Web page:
While supporters of the president are working hard to bill the intervention in Libya as just that, intervention, Marc Ambinder over at National Journal isn't afraid to call it like he sees it: this is "Barack Obama's first new war."
As a fleet of French airplanes lacerated a column of Libyan army vehicles near Benghazi on Saturday, President Obama stuck to his prearranged schedule in Brazil, receiving whispered updates from his aides. Within three hours, more than 100 cruise missiles had hit two dozen targets in Libya. That’s just “the first phase,” William Gortney, the director of the Joint Staff, told reporters.
What he didn't say: It's the first phase of what will become Barack Obama's first new war. By directing the military to hit targets inside Libya, the Obama administration is trying to strike an incredibly delicate balance between a strong disinclination to invade a Muslim country and their determined desire to avoid looking like they’re walking away from the indiscriminate slaughter of innocents.
Ambinder also summarizes Hillary Clinton's reasons for intervention:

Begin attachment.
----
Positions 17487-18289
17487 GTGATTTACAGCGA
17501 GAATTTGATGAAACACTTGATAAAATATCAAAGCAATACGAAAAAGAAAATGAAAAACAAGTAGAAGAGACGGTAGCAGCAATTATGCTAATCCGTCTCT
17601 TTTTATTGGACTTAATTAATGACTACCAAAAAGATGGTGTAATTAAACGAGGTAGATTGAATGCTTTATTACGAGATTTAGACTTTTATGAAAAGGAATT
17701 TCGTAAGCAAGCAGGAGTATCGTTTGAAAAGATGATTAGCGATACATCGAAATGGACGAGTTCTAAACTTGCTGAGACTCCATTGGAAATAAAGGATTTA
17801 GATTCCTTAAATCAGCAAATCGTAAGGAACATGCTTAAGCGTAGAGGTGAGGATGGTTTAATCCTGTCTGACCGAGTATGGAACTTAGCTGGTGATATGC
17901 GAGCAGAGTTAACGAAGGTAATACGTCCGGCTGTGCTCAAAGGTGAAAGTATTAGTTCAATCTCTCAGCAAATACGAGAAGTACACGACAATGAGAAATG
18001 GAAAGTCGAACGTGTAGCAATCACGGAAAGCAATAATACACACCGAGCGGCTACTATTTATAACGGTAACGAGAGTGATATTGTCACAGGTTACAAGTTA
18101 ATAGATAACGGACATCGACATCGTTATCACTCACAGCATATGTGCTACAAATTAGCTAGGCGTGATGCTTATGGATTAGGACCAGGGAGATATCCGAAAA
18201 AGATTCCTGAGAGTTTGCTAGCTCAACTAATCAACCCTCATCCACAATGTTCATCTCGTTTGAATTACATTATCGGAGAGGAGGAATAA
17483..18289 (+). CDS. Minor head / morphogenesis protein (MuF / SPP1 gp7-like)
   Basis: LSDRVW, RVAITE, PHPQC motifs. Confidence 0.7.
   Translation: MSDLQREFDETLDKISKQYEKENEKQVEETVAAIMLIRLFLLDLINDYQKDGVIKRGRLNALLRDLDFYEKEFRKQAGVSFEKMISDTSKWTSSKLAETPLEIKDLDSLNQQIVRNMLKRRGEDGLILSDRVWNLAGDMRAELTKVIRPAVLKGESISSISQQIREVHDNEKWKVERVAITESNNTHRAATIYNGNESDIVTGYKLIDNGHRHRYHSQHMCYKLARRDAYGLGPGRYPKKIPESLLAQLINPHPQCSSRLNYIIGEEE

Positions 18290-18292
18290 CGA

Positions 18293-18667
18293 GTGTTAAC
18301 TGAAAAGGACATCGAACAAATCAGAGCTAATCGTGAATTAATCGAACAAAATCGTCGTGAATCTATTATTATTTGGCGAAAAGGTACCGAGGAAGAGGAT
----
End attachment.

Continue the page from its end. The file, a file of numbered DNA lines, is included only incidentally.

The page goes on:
A destabilizing force would jeopardize progress in Tunisia and Egypt; a humanitarian disaster was imminent unless prevented; Qaddafi could not flout international law without consequences. The fourth: there’s a line now, and one that others countries had better not cross.
"The development of a new doctrine in the Middle East is taking form, and it could become a paradigm for how the international community deals with unrest across the region from now on," he concludes.
You can read the rest of his thoughts here, which includes a fascinating account of the run-up to the decision to use force, including talk of the secret, Tuesday meeting mentioned in the previous post.
There are also those making the case that this is simply "humanitarian intervention." More on that argument soon. But in the meantime, you can read one such essay from Daniel Serwer over at The Atlantic.